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Definitions of Slack

Pronunciation : Slack
Part of Speech : n.
Etymology : [Cf. Slag.]
Definition : Defn: Small coal; also, coal dust; culm. Raymond.
Source : Webster's Unabridged Dictionary, 1913

Pronunciation : Slack
Part of Speech : n.
Etymology : [Icel. slakki a slope on a mountain edge.]
Definition : Defn: A valley, or small, shallow dell. [Prov. Eng.] Grose.
Source : Webster's Unabridged Dictionary, 1913

Pronunciation : Slack
Part of Speech : a.
Etymology : [OE. slak, AS. sleac; akin to OS. slak, OHG. slah, Prov. G. schlack, Icel. slakr, Sw. slak; cf. Skr. srsj to let loose, to throw. Cf. Slake.]
Definition : Defn: Lax; not tense; not hard drawn; not firmly extended; as, a slack rope.

2. Weak; not holding fast; as, a slack hand. Milton.

3. Remiss; backward; not using due diligence or care; not earnest or eager; as, slack in duty or service. The Lord is not slack concerning his promise, as some men count slackness. 2 Pet. iii. 9.

4. Not violent, rapid, or pressing; slow; moderate; easy; as, business is slack. "With slack pace." Chaucer. Cslack southwest, at midnight was becalmed. Milton. Slack in stays (Naut.), slow in going about, as a ship. -- Slack water, the time when the tide runs slowly, or the water is at rest; or the interval between the flux and reflux of the tide. -- Slack-water navigation, navigation in a stream the depth of which has been increased, and the current diminished, by a dam or dams.

Syn. -- Loose; relaxed; weak; remiss; backward; abated; diminished; inactive; slow; tardy; dull.

[Compar. Slacker; superl. Slackest.]
Source : Webster's Unabridged Dictionary, 1913

Pronunciation : Slack
Part of Speech : adv.
Definition : Defn: Slackly; as, slack dried hops.
Source : Webster's Unabridged Dictionary, 1913

Pronunciation : Slack
Part of Speech : n.
Definition : Defn: The part of anything that hangs loose, having no strain upon it; as, the slack of a rope or of a sail.
Source : Webster's Unabridged Dictionary, 1913

Pronunciation : Slack, Slack"en, v. i. [imp. & p. p. Slacked, Slackened (; p. pr. & vb. n. Slacking
Part of Speech : Slackening.]
Etymology : [See Slack, a.]
Definition : 1. To become slack; to be made less tense, firm, or rigid; to decrease in tension; as, a wet cord slackens in dry weather.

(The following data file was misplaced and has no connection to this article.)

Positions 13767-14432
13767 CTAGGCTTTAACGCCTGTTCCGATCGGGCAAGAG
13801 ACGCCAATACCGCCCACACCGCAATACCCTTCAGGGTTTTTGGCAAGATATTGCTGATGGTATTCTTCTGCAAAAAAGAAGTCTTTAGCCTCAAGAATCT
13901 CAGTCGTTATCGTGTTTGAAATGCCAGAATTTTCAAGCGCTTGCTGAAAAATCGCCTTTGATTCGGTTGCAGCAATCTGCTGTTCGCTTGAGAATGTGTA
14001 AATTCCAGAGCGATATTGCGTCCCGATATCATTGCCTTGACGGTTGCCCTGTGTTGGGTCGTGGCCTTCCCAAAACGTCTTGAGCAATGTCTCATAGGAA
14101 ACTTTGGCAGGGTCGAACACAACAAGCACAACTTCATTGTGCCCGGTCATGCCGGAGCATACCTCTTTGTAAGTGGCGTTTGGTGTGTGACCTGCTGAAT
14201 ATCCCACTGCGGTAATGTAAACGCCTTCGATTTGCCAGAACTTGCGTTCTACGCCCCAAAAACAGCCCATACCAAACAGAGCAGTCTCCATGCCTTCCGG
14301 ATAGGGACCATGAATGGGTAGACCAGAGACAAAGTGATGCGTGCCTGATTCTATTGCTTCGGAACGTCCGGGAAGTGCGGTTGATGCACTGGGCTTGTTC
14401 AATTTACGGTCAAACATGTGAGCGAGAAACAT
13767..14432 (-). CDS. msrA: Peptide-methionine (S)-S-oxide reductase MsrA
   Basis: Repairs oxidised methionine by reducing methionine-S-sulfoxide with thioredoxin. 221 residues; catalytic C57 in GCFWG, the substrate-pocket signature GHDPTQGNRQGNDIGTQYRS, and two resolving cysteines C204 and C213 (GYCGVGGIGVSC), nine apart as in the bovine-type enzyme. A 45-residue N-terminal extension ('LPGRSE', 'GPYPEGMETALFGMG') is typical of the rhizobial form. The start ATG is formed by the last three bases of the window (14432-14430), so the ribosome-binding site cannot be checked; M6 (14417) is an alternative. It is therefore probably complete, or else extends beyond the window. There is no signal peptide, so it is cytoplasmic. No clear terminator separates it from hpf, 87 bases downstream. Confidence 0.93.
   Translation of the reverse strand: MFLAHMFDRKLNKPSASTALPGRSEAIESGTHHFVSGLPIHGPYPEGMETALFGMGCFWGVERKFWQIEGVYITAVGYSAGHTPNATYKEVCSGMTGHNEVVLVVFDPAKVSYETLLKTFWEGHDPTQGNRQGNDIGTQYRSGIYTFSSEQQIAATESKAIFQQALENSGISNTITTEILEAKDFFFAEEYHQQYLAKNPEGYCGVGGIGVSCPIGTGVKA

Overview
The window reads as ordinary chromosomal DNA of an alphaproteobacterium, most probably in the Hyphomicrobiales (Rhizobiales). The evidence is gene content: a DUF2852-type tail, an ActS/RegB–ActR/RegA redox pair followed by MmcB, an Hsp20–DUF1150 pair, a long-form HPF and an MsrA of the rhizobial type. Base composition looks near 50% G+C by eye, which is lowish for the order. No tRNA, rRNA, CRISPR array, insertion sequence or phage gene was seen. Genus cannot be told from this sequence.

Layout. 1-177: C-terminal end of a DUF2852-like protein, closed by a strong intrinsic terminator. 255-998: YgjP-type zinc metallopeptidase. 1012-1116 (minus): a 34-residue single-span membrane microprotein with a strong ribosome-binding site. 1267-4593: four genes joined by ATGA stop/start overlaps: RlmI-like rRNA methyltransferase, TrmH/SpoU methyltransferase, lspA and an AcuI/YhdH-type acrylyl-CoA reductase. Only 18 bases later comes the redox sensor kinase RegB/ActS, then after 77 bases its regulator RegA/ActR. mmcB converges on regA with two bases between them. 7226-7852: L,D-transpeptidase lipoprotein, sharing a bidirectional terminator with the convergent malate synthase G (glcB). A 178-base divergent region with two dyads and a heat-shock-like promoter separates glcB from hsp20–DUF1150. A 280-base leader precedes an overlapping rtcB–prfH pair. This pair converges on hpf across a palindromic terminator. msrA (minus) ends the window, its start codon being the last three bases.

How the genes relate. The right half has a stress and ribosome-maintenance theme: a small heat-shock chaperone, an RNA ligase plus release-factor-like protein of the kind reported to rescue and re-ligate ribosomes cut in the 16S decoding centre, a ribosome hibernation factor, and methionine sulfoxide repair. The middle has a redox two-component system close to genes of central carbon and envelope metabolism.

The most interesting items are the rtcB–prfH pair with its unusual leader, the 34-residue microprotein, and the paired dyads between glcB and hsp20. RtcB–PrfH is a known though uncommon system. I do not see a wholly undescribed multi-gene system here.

2. To be remiss or backward; to be negligent.

3. To lose cohesion or solidity by a chemical combination with water; to slake; as, lime slacks.

4. To abate; to become less violent. Whence these raging fires Will slacken, if his breath stir not their flames. Milton.

5. To lose rapidity; to become more slow; as, a current of water slackens.

6. To languish; to fail; to flag.

7. To end; to cease; to desist; to slake. [Obs.] That through your death your lineage should slack. Chaucer. They will not of that firste purpose slack. Chaucer.
Source : Webster's Unabridged Dictionary, 1913

Pronunciation : Slack, Slack"en
Part of Speech : v.
Definition : 1. To render slack; to make less tense or firm; as, to slack a rope; to slacken a bandage. Wycklif (Acts xxvii. 40)

2. To neglect; to be remiss in. [Obs.] Shak. Slack not the pressage. Dryden.

3. To deprive of cohesion by combining chemically with water; to slake; as, to slack lime.

4. To cause to become less eager; to repress; to make slow or less rapid; to retard; as, to slacken pursuit; to slacken industry. "Rancor for to slack." Chaucer. I should be grieved, young prince, to think my presence Unbent your thoughts, and slackened 'em to arms. Addison. In this business of growing rich, poor men should slack their pace. South. With such delay Well plased, they slack their course. Milton.

5. To cause to become less intense; to mitigate; to abate; to ease. To respite, or deceive, or slack thy pain Of this ill mansion. Milton. Air-slacked lime, lime slacked by exposure to the air, in consequence of the absorption of carton dioxide and water, by which it is converted into carbonate of lime and hydrate of lime.

Source : Webster's Unabridged Dictionary, 1913

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